Disadvantages: This is expensive infrastructure. It's fairly easy to maintain, but the initial cost of construction can be prohibitive. Provides jobs only during initial construction, most jobs disappear when entering maintenance phase. Also has limited range.

Trucks. Load the water onto trucks and transport to needy areas. If you have railroad, use that first to cover the larger distances.

Advantages: simple, existing, cheap, reliable method of transportation. Provides permanent jobs. Can get water to places that are hard to reach otherwise.

Disadvantages: you'll need a lot of trucks; large CO2 footprint.

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Rody: I admire your comprehensive harvesting options. There does not appear to be an economic possibility at this time. However, water shortage problems will likely increase in the future, so one of your solutions may be feasible. –  Michael Luciuk Sep 13 '12 at 14:03
    
The difficulty with the "dry-dock" options is that icebergs are very deep so dragging it into a shallow bay blocking the entrance and pumping out the seawater is tricky. –  Martin Beckett Sep 13 '12 at 14:39
    
Rody, Man! You've written a novel... Huh? –  Waffle's Crazy Peanut Sep 13 '12 at 14:44
    
@MartinBeckett It would have to be a deep body of water yes, therefore the doors to it must be huge, complicating the construction. Or you have to break up the berg in many pieces that you haul into the dry dock individually. –  Rody Oldenhuis Sep 13 '12 at 14:52
    
@MichaelLuciuk Come to think of it...If you have access to geothermal energy, why go through the trouble of tugging icebergs: you can just desalinize ocean water using the deep-Earth heat :p –  Rody Oldenhuis Sep 14 '12 at 8:42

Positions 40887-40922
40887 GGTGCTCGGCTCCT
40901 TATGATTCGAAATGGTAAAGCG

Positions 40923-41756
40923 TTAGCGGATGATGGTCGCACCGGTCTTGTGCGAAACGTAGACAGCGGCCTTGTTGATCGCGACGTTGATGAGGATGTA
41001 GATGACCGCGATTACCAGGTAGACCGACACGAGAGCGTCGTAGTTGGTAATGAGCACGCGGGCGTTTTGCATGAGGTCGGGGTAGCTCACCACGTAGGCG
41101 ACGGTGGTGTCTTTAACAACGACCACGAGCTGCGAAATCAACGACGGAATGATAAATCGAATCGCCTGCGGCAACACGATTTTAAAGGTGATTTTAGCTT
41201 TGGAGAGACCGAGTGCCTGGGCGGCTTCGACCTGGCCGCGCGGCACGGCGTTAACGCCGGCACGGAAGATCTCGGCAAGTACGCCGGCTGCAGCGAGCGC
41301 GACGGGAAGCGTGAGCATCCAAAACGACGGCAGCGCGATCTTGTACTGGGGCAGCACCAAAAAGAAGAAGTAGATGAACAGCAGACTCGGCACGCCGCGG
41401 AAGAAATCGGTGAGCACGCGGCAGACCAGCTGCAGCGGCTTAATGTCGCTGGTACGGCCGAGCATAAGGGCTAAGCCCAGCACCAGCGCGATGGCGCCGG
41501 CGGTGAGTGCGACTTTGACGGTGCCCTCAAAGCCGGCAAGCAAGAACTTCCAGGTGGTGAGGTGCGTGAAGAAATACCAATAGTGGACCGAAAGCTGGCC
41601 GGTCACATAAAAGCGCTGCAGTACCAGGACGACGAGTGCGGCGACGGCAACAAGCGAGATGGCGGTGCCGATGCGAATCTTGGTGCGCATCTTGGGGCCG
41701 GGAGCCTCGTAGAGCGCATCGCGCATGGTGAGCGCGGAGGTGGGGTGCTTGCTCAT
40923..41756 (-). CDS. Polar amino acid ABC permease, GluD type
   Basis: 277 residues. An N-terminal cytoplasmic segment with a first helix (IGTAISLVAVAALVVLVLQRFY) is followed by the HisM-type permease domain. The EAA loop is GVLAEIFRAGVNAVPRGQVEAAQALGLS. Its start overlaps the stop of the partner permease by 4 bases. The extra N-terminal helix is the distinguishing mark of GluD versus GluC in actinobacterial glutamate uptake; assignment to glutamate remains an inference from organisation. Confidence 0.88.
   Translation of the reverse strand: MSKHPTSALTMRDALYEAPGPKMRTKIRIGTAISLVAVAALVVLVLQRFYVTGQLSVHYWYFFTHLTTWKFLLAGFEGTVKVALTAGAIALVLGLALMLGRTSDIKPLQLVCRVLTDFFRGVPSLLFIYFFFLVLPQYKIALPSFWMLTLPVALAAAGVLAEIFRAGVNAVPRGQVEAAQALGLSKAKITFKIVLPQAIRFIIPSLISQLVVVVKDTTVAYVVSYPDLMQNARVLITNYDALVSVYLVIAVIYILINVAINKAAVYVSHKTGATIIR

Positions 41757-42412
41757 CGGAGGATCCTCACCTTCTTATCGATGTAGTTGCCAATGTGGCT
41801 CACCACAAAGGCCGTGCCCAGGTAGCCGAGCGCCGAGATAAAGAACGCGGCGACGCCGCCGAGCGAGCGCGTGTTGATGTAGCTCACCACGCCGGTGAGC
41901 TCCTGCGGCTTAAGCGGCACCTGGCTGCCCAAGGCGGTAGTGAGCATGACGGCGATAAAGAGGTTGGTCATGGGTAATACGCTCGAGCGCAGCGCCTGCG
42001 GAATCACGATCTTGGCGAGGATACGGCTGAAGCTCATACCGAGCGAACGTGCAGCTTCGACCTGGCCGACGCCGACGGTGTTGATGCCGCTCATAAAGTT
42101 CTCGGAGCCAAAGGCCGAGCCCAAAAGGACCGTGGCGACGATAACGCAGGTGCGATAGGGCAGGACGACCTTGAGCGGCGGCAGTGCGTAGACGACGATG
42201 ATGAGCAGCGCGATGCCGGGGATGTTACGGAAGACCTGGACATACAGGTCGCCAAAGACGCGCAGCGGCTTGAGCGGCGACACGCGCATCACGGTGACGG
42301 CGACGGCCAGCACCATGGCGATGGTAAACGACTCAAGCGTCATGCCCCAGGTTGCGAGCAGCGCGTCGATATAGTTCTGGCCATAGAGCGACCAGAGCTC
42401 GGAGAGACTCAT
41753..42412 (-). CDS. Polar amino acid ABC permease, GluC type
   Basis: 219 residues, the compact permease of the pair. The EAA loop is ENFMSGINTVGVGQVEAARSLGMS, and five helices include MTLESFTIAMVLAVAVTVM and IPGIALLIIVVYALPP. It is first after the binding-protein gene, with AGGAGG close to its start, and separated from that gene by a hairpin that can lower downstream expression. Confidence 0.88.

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We have an analogous situation in the UK because most of the rain falls on the west side and the east, especially the south-east, suffers regular water shortages. There have been lots of studies looking into a water national grid and the conclusion has always been that it's perfectly feasible but too expensive.

The UK is small compared to e.g. many African countries and it's pretty wealthy compared to many countries where drought is a problem. That suggests transporting the water from the iceberg at the coast throughout the country would be problematic not for physical but for economic reasons.

I guess your question could be interpreted as "how can we economically transport water", and I guess the answer is "have cheap energy available". Water is heavy and viscous, and agriculture uses vast quantites of the stuff. I don't think you'll get away from the fact that transporting water is always going to require large, and therefore expensive, amounts of energy.

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Very true. Still, expensive water is better than no water at all. The question should read: what is the cheapest way to do it? –  Rody Oldenhuis Sep 13 '12 at 9:58